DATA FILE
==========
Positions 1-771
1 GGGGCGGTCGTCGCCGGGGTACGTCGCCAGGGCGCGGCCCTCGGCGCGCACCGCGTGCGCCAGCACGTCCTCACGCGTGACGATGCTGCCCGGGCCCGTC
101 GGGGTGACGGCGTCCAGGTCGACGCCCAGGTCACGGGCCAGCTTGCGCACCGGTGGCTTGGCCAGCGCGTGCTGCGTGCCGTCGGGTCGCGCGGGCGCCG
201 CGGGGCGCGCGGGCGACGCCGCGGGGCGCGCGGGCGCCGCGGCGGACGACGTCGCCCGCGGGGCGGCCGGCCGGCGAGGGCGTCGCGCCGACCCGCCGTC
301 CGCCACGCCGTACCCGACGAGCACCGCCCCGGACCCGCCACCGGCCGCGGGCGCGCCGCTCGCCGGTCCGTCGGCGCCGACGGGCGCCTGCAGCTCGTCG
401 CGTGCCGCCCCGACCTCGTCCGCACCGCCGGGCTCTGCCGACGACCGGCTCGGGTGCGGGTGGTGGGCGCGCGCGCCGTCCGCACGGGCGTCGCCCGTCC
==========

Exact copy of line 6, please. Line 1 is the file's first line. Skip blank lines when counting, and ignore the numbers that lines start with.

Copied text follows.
401 CGTGCCGCCCCGACCTCGTCCGCACCGCCGGGCTCTGCCGACGACCGGCTCGGGTGCGGGTGGTGGGCGCGCGCGCCGTCCGCACGGGCGTCGCCCGTCC